By Simone Egarter
Two German researchers, who had been sentenced two five years in prison for stealing part of the Cartouche of Khufu in an Egyptian court ruling earlier in November, denied allegations that they had damaged the cartouche.
The two were sentenced along with a German photographer and six Egyptian guards.
“We never ever touched the cartouche,” Dominique Goerlitz, one of the German defendants, said. He also claims that this trial was based on a conspiracy against them.
Earlier this year, Stefan Erdmann and Dominique Goerlitz, two German researchers, took samples from inside the Cheops pyramid in April 2013. German officials already returned those fifteen samples of antiquities and stones in milligram range to the Egyptian state in August 2014.
The German Embassy in Cairo condemned the transfer of samples from the pyramids an outside of Egypt by a German who “doesn’t have any official affiliation” to the German Institute of Antiquities, referring to Goerlitz in a press release by the embassy.
Egyptian authorities, however, have not made any official correspondence with the German embassy or government regarding the case, according to the press release.
The Permanent Committee of the Ministry of State for Antiquities rejected the findings of the “amateur” archeologists, and described the action as “a great violation of Egypt’s ancient heritage, and the Great Pyramid in particular – the only surviving monument of the seven wonders of the ancient world,” state-owned newspaper Al-Ahram reported.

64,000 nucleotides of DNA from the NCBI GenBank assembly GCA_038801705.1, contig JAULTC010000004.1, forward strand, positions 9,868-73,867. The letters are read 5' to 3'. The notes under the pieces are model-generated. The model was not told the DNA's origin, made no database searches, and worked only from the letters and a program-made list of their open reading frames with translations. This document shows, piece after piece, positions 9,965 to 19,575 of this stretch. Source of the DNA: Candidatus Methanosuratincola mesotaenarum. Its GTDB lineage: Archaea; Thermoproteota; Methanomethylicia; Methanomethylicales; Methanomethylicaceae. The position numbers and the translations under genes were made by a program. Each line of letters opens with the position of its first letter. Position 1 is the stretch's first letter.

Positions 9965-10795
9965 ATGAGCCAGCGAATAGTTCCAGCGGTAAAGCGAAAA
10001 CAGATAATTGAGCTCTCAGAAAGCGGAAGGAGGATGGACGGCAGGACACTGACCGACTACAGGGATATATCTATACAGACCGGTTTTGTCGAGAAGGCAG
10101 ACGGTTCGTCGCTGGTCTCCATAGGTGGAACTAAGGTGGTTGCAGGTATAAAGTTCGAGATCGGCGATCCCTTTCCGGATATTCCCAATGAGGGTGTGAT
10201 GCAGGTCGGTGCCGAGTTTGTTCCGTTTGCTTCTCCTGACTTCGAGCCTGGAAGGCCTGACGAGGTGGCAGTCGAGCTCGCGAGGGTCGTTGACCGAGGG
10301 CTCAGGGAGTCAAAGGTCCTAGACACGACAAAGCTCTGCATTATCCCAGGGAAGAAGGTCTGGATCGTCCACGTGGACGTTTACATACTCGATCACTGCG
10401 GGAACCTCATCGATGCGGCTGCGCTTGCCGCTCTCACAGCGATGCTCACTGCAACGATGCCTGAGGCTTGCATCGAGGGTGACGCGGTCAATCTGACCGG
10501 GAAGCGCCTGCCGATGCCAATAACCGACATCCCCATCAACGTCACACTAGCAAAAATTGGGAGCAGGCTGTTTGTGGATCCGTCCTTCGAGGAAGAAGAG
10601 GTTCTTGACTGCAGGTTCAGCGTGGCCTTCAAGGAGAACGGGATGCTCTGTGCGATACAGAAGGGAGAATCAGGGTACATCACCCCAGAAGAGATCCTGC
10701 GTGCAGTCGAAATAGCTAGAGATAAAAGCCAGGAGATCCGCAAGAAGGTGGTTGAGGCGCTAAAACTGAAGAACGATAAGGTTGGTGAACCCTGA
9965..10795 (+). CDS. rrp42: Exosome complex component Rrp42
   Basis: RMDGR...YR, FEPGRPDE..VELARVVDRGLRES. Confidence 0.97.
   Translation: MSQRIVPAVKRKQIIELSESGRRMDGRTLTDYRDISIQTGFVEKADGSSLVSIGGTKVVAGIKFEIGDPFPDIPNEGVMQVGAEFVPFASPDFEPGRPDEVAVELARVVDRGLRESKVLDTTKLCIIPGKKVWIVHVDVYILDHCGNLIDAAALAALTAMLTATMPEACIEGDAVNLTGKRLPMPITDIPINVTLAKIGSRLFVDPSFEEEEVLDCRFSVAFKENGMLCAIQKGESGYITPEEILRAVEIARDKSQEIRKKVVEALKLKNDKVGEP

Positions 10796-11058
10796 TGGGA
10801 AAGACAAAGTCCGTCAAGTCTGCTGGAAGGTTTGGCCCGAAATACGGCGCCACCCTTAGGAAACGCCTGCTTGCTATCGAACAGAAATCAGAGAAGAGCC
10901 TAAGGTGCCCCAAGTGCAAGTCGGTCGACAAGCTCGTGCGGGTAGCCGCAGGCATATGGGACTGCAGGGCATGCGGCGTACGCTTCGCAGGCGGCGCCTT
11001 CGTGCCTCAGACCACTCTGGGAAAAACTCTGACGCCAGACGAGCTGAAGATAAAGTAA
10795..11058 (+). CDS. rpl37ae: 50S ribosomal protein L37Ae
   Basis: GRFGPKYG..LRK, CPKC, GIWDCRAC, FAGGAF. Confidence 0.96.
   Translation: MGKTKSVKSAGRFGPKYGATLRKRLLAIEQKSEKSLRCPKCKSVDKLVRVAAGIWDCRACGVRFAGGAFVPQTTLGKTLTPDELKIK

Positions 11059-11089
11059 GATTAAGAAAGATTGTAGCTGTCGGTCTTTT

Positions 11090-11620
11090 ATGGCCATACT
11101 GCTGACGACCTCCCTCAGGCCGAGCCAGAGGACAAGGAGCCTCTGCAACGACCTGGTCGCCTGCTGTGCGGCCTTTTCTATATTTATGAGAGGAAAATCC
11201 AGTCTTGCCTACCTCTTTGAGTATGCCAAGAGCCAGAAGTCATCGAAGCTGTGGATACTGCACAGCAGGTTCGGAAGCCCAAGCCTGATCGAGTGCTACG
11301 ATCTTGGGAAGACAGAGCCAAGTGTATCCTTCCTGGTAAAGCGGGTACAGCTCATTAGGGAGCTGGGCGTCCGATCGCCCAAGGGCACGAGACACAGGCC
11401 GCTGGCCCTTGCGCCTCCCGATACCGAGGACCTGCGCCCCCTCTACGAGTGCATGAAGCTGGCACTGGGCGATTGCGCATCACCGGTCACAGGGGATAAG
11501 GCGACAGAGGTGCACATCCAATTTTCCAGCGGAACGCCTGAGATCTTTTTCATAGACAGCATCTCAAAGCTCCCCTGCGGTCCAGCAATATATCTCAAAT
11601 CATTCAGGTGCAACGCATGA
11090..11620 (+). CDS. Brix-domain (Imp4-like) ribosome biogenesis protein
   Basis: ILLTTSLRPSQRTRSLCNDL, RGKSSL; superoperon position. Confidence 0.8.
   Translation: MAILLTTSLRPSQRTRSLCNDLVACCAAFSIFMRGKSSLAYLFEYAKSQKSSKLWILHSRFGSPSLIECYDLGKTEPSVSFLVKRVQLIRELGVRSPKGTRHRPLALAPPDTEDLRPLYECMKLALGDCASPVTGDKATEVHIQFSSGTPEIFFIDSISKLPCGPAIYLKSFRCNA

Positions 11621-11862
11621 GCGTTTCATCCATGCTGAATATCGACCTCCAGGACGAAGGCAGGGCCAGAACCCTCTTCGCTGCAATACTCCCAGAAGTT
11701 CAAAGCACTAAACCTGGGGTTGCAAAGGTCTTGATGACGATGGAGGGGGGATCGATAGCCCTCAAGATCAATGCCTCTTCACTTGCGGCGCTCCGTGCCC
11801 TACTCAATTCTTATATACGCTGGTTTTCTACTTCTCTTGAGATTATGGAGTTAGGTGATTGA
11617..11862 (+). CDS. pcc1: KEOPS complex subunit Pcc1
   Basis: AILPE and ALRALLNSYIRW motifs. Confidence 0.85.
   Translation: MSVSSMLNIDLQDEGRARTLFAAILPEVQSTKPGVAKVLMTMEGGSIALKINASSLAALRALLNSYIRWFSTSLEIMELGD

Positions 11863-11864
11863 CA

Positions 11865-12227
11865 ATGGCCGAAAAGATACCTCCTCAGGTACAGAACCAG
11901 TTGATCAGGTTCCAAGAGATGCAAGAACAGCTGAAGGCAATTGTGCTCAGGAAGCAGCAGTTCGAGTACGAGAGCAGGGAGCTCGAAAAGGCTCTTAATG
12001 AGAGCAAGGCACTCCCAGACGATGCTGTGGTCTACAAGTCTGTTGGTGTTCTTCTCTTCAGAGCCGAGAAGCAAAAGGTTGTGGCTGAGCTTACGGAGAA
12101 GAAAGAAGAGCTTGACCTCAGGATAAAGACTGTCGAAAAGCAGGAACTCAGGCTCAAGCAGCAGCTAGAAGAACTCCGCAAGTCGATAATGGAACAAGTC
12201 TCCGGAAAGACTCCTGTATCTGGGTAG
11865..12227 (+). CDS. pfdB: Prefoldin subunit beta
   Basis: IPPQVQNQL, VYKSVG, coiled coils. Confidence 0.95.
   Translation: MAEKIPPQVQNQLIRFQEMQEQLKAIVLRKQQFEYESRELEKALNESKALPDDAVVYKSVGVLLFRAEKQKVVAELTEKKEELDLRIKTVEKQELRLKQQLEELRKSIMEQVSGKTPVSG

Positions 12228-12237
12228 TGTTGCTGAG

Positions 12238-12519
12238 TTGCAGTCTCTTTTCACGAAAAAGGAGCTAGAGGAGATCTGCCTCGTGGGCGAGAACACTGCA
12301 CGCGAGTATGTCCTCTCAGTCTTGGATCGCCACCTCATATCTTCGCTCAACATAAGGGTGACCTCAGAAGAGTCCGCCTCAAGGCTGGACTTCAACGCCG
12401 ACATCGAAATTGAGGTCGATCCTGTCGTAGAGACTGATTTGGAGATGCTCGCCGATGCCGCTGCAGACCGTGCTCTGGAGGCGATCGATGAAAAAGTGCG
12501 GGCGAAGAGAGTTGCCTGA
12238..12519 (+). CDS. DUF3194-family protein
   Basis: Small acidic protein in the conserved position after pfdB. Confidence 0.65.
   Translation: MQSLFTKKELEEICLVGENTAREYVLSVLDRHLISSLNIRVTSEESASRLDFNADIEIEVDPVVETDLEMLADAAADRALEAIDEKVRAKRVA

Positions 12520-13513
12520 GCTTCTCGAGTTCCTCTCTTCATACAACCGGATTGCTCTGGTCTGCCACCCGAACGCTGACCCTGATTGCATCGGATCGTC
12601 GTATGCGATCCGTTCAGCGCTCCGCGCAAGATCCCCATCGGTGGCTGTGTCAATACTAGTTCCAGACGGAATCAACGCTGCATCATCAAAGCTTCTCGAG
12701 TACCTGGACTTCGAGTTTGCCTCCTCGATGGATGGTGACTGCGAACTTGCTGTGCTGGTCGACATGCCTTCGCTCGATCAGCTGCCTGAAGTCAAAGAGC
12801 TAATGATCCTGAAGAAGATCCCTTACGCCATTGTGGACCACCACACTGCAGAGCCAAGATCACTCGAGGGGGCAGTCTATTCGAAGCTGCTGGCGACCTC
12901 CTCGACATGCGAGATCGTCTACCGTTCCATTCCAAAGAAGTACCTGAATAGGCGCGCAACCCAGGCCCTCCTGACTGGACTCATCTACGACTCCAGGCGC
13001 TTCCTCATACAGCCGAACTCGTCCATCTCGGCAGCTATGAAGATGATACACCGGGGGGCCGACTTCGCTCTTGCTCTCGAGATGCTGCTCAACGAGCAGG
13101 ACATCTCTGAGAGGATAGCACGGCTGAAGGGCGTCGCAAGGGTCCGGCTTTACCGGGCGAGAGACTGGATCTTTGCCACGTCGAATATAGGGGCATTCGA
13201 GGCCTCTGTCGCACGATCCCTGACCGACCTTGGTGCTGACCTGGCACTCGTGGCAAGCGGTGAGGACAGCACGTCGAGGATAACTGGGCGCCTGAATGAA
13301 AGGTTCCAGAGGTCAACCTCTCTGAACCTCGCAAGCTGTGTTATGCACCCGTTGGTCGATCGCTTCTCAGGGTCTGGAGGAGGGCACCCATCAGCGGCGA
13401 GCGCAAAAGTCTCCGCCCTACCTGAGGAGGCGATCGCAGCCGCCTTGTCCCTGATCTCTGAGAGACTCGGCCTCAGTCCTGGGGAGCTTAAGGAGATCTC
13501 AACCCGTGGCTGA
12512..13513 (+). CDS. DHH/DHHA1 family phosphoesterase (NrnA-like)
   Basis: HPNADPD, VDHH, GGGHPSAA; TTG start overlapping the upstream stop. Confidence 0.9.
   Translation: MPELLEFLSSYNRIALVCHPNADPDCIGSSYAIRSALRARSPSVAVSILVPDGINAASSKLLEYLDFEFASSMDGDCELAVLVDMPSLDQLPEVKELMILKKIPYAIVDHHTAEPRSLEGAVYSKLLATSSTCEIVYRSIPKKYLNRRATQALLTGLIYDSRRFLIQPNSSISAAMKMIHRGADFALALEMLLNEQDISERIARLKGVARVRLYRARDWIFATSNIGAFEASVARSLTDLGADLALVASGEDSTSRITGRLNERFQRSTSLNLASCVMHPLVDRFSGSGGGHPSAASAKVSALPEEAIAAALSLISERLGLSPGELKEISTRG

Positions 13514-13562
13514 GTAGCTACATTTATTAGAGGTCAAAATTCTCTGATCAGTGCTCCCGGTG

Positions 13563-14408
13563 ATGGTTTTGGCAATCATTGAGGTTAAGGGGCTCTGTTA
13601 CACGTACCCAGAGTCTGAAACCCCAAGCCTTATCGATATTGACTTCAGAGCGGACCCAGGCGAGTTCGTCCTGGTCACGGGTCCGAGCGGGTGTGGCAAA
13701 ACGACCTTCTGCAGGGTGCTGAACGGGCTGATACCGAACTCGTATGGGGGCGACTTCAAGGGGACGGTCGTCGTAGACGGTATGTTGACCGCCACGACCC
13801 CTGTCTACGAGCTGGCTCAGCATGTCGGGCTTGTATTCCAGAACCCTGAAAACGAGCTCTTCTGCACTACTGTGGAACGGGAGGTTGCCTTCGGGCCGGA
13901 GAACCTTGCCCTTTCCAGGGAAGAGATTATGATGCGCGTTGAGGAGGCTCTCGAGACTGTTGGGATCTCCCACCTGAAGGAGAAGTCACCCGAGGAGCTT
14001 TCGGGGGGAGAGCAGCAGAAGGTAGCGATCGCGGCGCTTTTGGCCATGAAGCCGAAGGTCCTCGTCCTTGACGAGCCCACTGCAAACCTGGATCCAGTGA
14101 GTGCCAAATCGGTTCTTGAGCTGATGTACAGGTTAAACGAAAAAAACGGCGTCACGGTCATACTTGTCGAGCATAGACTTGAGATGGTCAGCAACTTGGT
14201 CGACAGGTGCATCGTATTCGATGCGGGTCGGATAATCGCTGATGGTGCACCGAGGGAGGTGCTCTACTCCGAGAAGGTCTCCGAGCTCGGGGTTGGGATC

Although the researchers admit that they took samples out of the country, they refute all allegations of damaging the Khufu Cartouche, an ancient hieroglyphic mural painting inside the Cheops Pyramid.
Osama Karar, Head of the Group to Protect Egyptian Heritage, said the judgment is a “scandal” and it was “politically motivated”.
“I have efficient evidence that the cartouche was already damaged in 2006,” he said, referring to photographs and videos of the cartouche taken in 2006, showing traces of impact and chisel tracks.
Karar was ready to testify as a witness during the trial and offered to present his exculpatory evidence to the court but never got the chance to do so, he said.
The activist also raised accusations against former Minister of Antiquities Zahi Hawass, who was in office until 2010. Among the evidence is a videotape of former Minister of Antiquities Zahi Hawass with the damaged cartouche in 2006, said Robert Bauval, Belgium writer and ancient Egypt expert.
“Either Hawass didn’t notice the marks or he didn’t want to report it,” Bauval said.
The German Institute for Antiquities raises questions about how Goerlitz accessed the chamber that contains the cartouche, despite the fact that it’s not open for public, according to the embassy press release.
Hawass has repeatedly invited archaeologists to enter the Cheops pyramid to do research without further supervision by the ministry, said Karar.
“Hawass took the pyramids as his property, as something he inherited from his family,” he said.
Bauval and Karar are requesting the continuation of investigations and the investigation of ex-minister Hawass’s situation by the police.
“I guess Hawass wants to become minister again, and this is a political sentence against innocent people,” Karar said.
Hawass himself said he is “not responsible” and denies these accusations.
Goerlitz was convicted in absentia and is now going to appeal. Together with Bauval and Karar, he is also trying to raise money to help the six imprisoned Egyptian guards who accompanied the German researchers in 2013.
“This is a cruel sentence,” Goerlitz said, who, although not imprisoned himself, feels strongly for the six guards and their families.